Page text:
Marie Yovanovitch Launches an Insurrection

   •    October 23, 2019

On October 11 the world watched as the former US ambassador to Ukraine Marie Yovanovitch strode boldly into the Capitol. In a basement room away from cameras, she addressed the House Intelligence, Foreign Affairs and Oversight committees. Her deposition lasted more than nine hours.

A foreign service officer for 33 years, Yovanovitch was directed this spring while in Kiev to “get on the next plane” to Washington. She told the committees that she’d been dismissed as ambassador thanks to “unfounded and false claims by people with clearly questionable motives.” Her anti-corruption work in Ukraine may have rankled those who “believed that their personal financial ambitions were stymied” by her efforts.

Yovanovitch’s opening statement, obtained by the New York Times and the Washington Post, caused a seismic shift in the landscape of the impeachment inquiry. The most important task of our embassy in Kiev, she said on the Hill, was “to understand and act upon the difference between those who sought to serve their people and those who sought to serve only themselves.”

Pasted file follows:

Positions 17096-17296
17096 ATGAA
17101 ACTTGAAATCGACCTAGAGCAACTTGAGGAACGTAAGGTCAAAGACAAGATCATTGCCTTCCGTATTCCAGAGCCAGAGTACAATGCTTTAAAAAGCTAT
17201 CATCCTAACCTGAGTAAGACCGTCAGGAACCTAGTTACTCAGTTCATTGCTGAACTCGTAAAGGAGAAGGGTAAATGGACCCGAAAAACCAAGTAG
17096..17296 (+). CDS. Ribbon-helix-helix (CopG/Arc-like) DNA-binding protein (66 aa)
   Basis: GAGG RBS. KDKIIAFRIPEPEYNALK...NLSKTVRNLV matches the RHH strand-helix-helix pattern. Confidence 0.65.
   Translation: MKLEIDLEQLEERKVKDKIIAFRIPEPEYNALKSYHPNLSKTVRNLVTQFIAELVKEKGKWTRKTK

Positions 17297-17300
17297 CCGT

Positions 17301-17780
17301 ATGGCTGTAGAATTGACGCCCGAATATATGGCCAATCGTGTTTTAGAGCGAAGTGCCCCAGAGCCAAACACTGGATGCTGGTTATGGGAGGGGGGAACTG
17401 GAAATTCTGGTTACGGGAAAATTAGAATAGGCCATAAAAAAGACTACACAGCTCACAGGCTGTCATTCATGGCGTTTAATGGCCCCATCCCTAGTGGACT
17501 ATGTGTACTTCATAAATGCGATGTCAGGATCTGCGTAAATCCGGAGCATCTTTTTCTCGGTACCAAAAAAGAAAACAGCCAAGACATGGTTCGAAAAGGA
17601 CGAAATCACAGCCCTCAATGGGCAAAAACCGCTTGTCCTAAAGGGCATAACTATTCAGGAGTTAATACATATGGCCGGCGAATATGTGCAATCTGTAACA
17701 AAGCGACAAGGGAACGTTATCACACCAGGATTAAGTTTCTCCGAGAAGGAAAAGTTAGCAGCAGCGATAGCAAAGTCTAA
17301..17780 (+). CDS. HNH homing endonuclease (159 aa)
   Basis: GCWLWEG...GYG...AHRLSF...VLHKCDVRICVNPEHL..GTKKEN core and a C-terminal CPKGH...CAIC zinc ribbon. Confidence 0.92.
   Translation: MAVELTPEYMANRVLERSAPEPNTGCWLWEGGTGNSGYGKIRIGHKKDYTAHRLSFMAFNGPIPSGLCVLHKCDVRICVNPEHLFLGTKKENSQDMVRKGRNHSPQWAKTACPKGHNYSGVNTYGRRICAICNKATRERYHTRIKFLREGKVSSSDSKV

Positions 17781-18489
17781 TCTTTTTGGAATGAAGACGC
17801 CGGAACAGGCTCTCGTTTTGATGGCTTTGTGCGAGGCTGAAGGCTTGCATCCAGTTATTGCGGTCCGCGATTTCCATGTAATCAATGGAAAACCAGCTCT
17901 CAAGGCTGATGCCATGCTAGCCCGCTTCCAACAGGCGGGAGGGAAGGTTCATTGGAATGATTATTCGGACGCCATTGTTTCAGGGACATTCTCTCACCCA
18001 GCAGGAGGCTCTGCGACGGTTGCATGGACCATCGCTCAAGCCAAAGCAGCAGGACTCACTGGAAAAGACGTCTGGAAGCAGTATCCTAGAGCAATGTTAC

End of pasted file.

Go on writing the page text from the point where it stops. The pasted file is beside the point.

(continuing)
In fact, the key question in the impeachment inquiry is to discover whether President Trump has sought to serve the American people, or only himself.

That same night I was hearing from experts here inside the Beltway saying that her testimony could be a turning point in the undoing of the President of the United States.

According to Yovanovitch’s testimony, the Deputy Secretary of State John Sullivan told her there had been a “concerted campaign” against her, and that the President himself had pressured the State Department to remove her from the post. In a dismaying but no-longer unusual parallel, she faced the kind of bullying at home that she was fighting abroad.

More than a decade ago, Yovanovitch and I sat down for breakfast in Bishkek, Kyrgyzstan. As “Swanee” and “Masha,” we compared notes about our work with Kyrgyz women leaders. As we talked, I realized that Masha was herself an American role model in a country where strong women who led civil society held precious few positions in their corrupt government.

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